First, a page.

Found Footage Festival curators Nick Prueher and Joe Pickett have been collecting VHS tapes since 1991 and are known for compiling montages of the best scenes from the worst workout videos, training videos and infomercials and presenting outtakes from the most eccentric of community programming and other odd projects recorded for posterity. The mix of embarrassing and strange scenes come from goofy amateur videos, low-budget, lesser celebrity projects and individuals ranting to the camera.
The duo are on tour with Volume 6 of their collection, and it has great clips of cheery, get-rich-quick advisers, workout videos featuring B-list celebrities and naked people, and tapes for children, including a potty training video with a reggae-beat theme song. The material gets more awkward in a series of videos warning children against suspicious strangers, all of which feature creepy hosts like Blueberry the Clown. But Volume 6 delves into really offbeat finds in a pair of how-to videos (Hand Made Love, Finger Tips) meant to help developmentally challenged people learn how to masturbate and to do so with appropriate privacy. On a more bizarre front, they found two tapes featuring Frank Pacholski dancing for a small audience of senior citizens. For his performance art piece, Pacholski wears only a Speedo-like suit with an American flag design, and in a food-themed dance, he shares the suit with a plucked, raw chicken. These videos were so fascinating to Prueher and Pickett that they tracked him down for an interview, and that footage is included as well.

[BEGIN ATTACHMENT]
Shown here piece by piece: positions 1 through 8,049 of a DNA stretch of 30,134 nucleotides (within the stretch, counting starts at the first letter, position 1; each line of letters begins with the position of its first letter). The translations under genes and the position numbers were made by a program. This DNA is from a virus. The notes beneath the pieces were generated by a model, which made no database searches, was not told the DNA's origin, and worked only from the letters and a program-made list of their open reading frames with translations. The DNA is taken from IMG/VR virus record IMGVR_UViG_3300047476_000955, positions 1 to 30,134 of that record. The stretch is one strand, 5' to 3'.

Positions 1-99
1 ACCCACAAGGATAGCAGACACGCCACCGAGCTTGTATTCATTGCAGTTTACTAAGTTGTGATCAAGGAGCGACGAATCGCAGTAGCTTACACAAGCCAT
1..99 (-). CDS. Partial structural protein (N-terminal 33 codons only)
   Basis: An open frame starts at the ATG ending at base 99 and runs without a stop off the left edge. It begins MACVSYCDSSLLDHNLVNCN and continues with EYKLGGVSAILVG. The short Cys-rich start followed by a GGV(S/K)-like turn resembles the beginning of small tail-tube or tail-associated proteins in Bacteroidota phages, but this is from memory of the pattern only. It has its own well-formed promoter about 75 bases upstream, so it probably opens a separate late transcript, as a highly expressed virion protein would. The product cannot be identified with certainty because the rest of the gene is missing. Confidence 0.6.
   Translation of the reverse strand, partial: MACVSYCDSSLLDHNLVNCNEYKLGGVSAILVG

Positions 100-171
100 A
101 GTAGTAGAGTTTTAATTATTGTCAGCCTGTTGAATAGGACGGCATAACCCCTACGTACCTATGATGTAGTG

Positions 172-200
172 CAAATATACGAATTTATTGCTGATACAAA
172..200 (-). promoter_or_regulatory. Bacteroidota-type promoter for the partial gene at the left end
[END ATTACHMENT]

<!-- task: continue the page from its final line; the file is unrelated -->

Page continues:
The tape shows have included more of their own filmed segments in recent volumes, and here they reveal that they are the pranksters behind viral videos that featured a bogus yo-yo expert who got booked on morning TV programs, on which he excelled at creating awkward moments but couldn't do a single yo-yo trick.
There also are more brilliantly banal video segments, including how to care for a ferret or massage a possum. Dubiously talented musicians offer instrument lessons, craft enthusiasts get a little too excited about their materials and religiously inspired video preachers offer enlightenment. The live shows also include extra videos not on the DVDs. — Will Coviello